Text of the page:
One of the most famous concept cars, or styling exercises, was Buick's Y-Job.
The obvious question was "Why the Y-Job? Why go to all the trouble of creating a prototype that would never go into production?" This experiment in design came about largely at the impetus of a General Motors styling manager -- and eventually vice president at GM -- by the name of Harley Earl. Harley Earl's Y-job represented a whole new approach to automotive design.
Harley Earl had the fortune of being the son of J.W. Earl, a coach and wagon builder since 1899. The Earl family resided in Los Angeles, California. J.W. Earl's first horse-drawn wagons were sold to local Mexican farmers who used them in their agricultural work in the "valley of smoke" as the Indians called it. But in 1911 the Horsley Brothers rented an abandoned tavern on Sunset Blvd. at Gower and began making moving pictures using actors. According to historian Stephen Bailey, the Earl Automobile Works offered custom-built bodies for cars and trucks to the Hollywood crowd, as well as fuselages for the Glen L. Martin Company, a pioneer in the California aerospace industry.
J.W. Earl's designs were known for their sculpted look, and by 1918 the company was building entire vehicles, not just bodies. One of the Earl Company's important customers was Don Lee, a distributor for Cadillac. In 1919 Don Lee bought the Earl Automobile Works. According to General Motors President Alfred P. Sloan's memoirs, Harley Earl was hired as a consultant to the Fisher Cadillac Division in 1926, and was soon put to work designing the new LaSalle, to debut the following March. This new marque, with its "flying wing" fenders and low, long appearance, "...was the first stylist's car to achieve success in mass production," according to Sloan.
In June of 1927 Alfred Sloan announced that he was creating a special, new department at General Motors. For lack of a better term, he called it "The Art and Colour Section" and placed Harley Earl at its head. The new department started out with fifty people (this was GM after all; eventually it grew to about 1400). Earl's next well-known design was the disastrous "pregnant Buick" of 1929. The engineering and production department had altered the design's proportions. Sloan reacted dryly, "Consumers could be prepared by measured steps for more radical changes in styling." But Earl refused to take blame for the 1929 Buick.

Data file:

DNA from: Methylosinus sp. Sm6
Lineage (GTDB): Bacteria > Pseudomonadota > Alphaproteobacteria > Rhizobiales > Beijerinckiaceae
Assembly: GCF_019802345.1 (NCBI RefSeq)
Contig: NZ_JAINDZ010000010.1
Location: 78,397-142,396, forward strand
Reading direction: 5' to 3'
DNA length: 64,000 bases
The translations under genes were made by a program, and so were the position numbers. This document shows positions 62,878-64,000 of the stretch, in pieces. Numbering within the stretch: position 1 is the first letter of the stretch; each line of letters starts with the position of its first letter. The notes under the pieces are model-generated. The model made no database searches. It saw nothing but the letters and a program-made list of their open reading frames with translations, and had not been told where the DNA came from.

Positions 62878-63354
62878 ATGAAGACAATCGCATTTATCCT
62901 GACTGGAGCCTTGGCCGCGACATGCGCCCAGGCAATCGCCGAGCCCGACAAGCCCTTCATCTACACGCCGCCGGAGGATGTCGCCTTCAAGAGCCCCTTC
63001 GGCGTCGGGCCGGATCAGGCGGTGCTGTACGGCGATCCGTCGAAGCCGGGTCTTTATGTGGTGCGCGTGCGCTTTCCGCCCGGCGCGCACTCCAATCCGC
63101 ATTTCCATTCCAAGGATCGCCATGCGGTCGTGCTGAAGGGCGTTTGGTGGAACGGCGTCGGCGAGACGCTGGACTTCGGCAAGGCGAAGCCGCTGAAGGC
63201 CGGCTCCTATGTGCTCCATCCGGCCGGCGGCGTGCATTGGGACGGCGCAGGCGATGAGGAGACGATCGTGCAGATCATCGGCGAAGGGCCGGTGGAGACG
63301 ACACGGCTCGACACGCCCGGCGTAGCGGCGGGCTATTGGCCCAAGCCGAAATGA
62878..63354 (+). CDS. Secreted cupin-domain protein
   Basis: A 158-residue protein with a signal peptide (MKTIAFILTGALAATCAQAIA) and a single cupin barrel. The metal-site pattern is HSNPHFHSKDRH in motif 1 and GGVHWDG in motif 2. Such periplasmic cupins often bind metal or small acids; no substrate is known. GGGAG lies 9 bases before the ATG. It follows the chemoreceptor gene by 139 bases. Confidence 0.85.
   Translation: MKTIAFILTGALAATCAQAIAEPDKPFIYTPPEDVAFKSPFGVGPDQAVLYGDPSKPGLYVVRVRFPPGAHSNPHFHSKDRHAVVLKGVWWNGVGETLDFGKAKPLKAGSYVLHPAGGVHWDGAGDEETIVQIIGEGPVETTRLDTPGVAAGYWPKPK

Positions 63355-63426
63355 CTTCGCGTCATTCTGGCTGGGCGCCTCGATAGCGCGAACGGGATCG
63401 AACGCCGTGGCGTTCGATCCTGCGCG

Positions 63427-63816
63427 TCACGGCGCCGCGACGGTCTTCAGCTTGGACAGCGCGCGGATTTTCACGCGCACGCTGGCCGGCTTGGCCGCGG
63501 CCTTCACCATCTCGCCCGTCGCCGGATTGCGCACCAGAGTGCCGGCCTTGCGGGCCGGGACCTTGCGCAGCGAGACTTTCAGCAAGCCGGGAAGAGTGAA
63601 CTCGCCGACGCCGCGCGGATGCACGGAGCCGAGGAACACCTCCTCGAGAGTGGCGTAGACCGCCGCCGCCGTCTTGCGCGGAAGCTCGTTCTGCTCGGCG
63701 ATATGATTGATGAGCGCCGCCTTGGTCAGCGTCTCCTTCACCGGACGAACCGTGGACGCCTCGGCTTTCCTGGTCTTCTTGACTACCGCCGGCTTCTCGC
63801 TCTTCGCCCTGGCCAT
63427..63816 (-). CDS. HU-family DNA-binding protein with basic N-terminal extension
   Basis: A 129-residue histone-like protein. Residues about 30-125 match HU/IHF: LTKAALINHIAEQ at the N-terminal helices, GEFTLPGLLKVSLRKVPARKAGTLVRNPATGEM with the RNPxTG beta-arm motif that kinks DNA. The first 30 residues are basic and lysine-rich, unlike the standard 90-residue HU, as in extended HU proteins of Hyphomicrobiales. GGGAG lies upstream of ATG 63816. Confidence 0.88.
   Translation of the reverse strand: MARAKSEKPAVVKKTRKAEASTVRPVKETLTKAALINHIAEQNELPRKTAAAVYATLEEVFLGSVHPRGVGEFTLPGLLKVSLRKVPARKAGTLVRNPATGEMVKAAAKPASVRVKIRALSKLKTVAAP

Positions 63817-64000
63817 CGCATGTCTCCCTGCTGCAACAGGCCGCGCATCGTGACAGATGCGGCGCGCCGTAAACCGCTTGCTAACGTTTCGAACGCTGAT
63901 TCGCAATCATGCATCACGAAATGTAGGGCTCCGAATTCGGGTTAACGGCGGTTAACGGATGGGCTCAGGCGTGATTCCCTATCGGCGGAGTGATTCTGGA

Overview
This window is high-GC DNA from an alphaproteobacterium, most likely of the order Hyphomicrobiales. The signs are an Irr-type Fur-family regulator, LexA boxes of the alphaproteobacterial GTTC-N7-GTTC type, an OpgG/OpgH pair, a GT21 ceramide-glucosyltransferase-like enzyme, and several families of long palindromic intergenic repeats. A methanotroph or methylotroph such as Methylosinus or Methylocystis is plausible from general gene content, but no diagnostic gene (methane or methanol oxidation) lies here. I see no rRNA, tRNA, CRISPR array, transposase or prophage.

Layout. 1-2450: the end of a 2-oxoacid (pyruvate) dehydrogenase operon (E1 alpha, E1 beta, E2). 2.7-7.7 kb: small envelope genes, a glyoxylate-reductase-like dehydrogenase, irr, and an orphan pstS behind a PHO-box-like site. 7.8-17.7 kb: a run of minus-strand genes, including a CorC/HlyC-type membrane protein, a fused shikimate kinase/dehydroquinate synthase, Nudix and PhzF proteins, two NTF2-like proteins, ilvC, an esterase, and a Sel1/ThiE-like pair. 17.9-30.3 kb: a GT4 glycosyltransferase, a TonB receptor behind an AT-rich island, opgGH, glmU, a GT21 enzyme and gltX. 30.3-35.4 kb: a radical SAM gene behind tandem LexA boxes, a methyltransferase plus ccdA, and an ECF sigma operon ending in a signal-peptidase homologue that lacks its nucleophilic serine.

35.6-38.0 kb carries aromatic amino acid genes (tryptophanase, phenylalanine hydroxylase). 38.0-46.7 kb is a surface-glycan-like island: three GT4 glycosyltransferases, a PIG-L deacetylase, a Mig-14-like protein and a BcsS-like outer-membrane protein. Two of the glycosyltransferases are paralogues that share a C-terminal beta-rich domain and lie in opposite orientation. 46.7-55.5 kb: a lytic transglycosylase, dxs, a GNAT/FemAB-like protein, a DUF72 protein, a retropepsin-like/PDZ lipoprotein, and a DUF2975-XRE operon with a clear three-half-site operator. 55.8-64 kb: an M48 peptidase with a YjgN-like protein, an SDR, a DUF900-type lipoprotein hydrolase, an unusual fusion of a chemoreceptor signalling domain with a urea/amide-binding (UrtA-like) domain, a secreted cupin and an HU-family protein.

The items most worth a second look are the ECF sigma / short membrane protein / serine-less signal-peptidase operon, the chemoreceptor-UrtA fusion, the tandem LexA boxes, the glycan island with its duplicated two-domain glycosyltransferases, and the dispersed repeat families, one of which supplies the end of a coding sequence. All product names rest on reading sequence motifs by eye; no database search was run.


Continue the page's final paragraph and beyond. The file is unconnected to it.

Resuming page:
The Great Depression began the following year, and competition among car builders became intense as each vied for the last dollar that buyers were able to spend on any new motorcar. Pizzazz and flash became the methods of attracting new customers. And so by 1937 Harley Earl, his credentials established, decided to create a "concept car" to test the waters of public opinion and try out some new details and elements as well as gizmos of the most modern automotive design. The Art and Colour Section became The Styling Department.
The Y-Job was to be a dream car that would evaluate public taste. As with almost all Harley Earl designs, someone else actually did the drawing -- in this case GM stylist George Snyder. The two-seater sports car was based on a standard Buick chassis, stretched to two inches short of twenty feet, riding on coil springs. The finished car was just 58 inches high -- less than 5 feet! -- at the top of the windshield. The 141 hp of Buick's 320 cid engine was restrained by a braking system that used bladders instead of wheel cylinders.